Books & Acorns


A Homeschooling Journey (Formerly Pics & Papers)

by Stacey Carpenter

Books & Acorns

Category: Book Lists (page 2 of 2)

Giant List of Homeschool History Living Book Lists and Resources

Here is a list of online and in print book lists for your homeschool history studies, as well a recommended series, authors, places to find free e-books, and other sources for finding living books for history study. If you find this list helpful, please share or pin it on Pinterest. Thanks!

Great Series

  • Landmark Books. Landmark books are excellent living history books! Most of them were published in the 50s and 60s and are now out of print. They read like novels and adventure stories. If you cannot find them in your library, you can find them on e-Bay for $5-10 (sometimes more like $2 if you buy a bunch together).
  • Signature Biographies.
  • Childhood of Famous Americans. These are good for young readers, but please realize that they focus only on the childhoods of these figures and not on the main events that they were known for.

Great Authors

  • Genevieve Foster. One of her books is titled Augustus Caesar’s World. She interweaves the history of the entire world (including the Far East and the Americas) during that time period with Augustus Caesar’s biography. She is a master storyteller and her books are a pleasure to read.
  • Albert Marrin. Marrin’s books are definitely at a higher reading level than Foster’s. All of his books are worth reading. He explains the background for his topic well; for instance in America and Vietnam: The Elephant and the Tiger, he goes all the way back to the beginning of Vietnamese history to help his reader develop a much stronger understanding.

Homeschool Databases

Free E-Books

Curricula with Lists

You can purchase books from these retailers or you can browse their catalogs for lists of books to look for at your local library.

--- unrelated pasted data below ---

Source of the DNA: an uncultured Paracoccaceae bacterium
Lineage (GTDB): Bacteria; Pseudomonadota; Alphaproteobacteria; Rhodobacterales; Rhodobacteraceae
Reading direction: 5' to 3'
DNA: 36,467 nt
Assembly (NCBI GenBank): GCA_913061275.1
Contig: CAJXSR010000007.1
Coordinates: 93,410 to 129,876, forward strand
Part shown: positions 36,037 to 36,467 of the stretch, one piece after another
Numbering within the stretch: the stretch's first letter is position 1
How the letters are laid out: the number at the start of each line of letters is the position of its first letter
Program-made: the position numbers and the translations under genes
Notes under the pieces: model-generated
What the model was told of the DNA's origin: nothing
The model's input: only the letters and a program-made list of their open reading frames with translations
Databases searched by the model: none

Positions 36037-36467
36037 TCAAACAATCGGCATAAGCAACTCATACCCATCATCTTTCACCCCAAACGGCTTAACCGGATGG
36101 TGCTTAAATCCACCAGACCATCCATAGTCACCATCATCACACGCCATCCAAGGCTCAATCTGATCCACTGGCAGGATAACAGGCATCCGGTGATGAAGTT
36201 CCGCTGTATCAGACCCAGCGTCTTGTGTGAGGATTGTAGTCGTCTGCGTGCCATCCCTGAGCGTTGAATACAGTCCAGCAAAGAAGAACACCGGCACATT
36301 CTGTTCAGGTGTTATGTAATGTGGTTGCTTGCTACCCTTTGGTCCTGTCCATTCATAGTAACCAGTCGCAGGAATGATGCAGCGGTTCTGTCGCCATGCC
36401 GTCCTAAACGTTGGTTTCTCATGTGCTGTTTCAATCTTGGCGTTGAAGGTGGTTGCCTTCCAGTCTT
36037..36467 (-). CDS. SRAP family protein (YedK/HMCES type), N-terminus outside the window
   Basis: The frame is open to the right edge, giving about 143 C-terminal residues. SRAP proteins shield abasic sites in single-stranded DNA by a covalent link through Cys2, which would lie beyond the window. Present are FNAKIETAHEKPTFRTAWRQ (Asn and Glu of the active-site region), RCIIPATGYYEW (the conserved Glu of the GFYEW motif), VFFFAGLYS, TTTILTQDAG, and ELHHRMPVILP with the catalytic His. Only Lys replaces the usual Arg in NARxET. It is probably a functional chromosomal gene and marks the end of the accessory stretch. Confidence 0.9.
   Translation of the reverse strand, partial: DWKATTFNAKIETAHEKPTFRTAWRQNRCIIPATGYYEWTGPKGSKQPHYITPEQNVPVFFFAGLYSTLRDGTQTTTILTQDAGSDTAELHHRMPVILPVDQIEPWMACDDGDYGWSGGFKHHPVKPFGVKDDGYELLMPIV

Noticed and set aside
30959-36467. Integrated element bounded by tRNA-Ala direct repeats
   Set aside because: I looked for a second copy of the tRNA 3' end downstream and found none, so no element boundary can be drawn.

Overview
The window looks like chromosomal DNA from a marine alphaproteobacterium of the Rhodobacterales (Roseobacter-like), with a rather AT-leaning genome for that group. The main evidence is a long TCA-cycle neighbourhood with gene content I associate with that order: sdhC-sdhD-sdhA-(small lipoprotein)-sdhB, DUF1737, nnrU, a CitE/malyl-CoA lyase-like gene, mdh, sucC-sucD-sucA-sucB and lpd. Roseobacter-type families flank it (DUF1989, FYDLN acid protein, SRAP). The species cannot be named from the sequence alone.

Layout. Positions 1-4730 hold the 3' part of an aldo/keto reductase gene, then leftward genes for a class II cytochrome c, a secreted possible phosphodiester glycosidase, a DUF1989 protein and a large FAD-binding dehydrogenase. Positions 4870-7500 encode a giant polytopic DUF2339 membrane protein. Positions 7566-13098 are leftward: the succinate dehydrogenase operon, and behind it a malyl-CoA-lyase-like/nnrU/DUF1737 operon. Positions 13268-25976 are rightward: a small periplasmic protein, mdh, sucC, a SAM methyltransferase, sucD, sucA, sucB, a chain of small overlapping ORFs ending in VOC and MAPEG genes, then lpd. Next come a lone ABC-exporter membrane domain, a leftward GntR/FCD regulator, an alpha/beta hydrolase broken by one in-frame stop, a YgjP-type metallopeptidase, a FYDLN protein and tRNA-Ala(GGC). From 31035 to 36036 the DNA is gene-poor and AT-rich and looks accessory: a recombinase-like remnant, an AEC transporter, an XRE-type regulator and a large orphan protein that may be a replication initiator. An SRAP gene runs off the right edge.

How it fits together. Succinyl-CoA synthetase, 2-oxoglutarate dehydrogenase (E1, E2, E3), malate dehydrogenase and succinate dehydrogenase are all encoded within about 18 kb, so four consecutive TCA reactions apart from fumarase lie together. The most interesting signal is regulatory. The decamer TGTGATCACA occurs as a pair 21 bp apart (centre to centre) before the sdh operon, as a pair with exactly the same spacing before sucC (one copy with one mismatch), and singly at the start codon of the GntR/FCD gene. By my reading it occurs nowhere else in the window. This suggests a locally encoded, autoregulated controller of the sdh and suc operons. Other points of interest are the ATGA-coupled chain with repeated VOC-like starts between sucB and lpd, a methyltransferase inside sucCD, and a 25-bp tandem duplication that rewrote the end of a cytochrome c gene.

Booklists in Print Form

Online Booklists

Historical Fiction Lists


Recommended Holocaust Resources


I have listed grade level recommendations here. Some of the first several books on this list are listed on Amazon as third grade and up. I have listed all of them on my list as fifth grade and up. Many students will be able to handle these books much earlier than I have marked them (and some even later than I have marked). Holocaust books are typically very heavy and often depressing. For this reason, you would do well to preview each book or movie yourself to make sure your individual child is ready to handle the subject matter. It is very, very important that every student study this period in history, however. Do not neglect its study because it is depressing. In this video, Pennsylvania college students are interviewed about the Holocaust, WWII, and genocide. The lack of knowledge some of them have is shocking. As a culture, we cannot afford to forget these horrific events less than one century later.

[5+] = Grade Level

  • The Hidden Children by Howard Greenfield [5+] collection of true stories
    A solid history of the Holocaust for elementary students with many true stories of children who were hidden. Some of these children were hidden in plain sight, as someone’s cousin’s child come to stay for a while. Others were hidden in Catholic orphanages, cellars, or forests.
  • The Hidden Girl: A True Story of the Holocaust by Lola Rein Kaufman and Lois Metzger [5+] true story
    The story of a Polish girl who is smuggled out of the ghetto and hidden in a dark hovel underneath a cellar.
  • Number the Stars by Lois Lowry [5+] fiction
    This is a novel that takes place in Denmark. Many Jews were evacuated by the Danish resistance. Annemarie’s family helps by saving her friend Ellen Rosen.
  • Surviving Hitler by Andrea Warren [ 5+] fiction
    Told from the perspective of Mandelbaum, a Jewish boy from Poland who struggles to survive in a concentration camp. He resolves not to hate anyone despite what he is put through.
  • Upon the Head of the Goat: A Childhood in Hungary 1939-1944 by Aranka Siegal [7+] true memoir
    1982 Newberry Honor Book. The sequel is Grace in the Wilderness: After the Liberation 1945-1948.
  • The Hiding Place by Corrie Ten Boom [7+] true memoir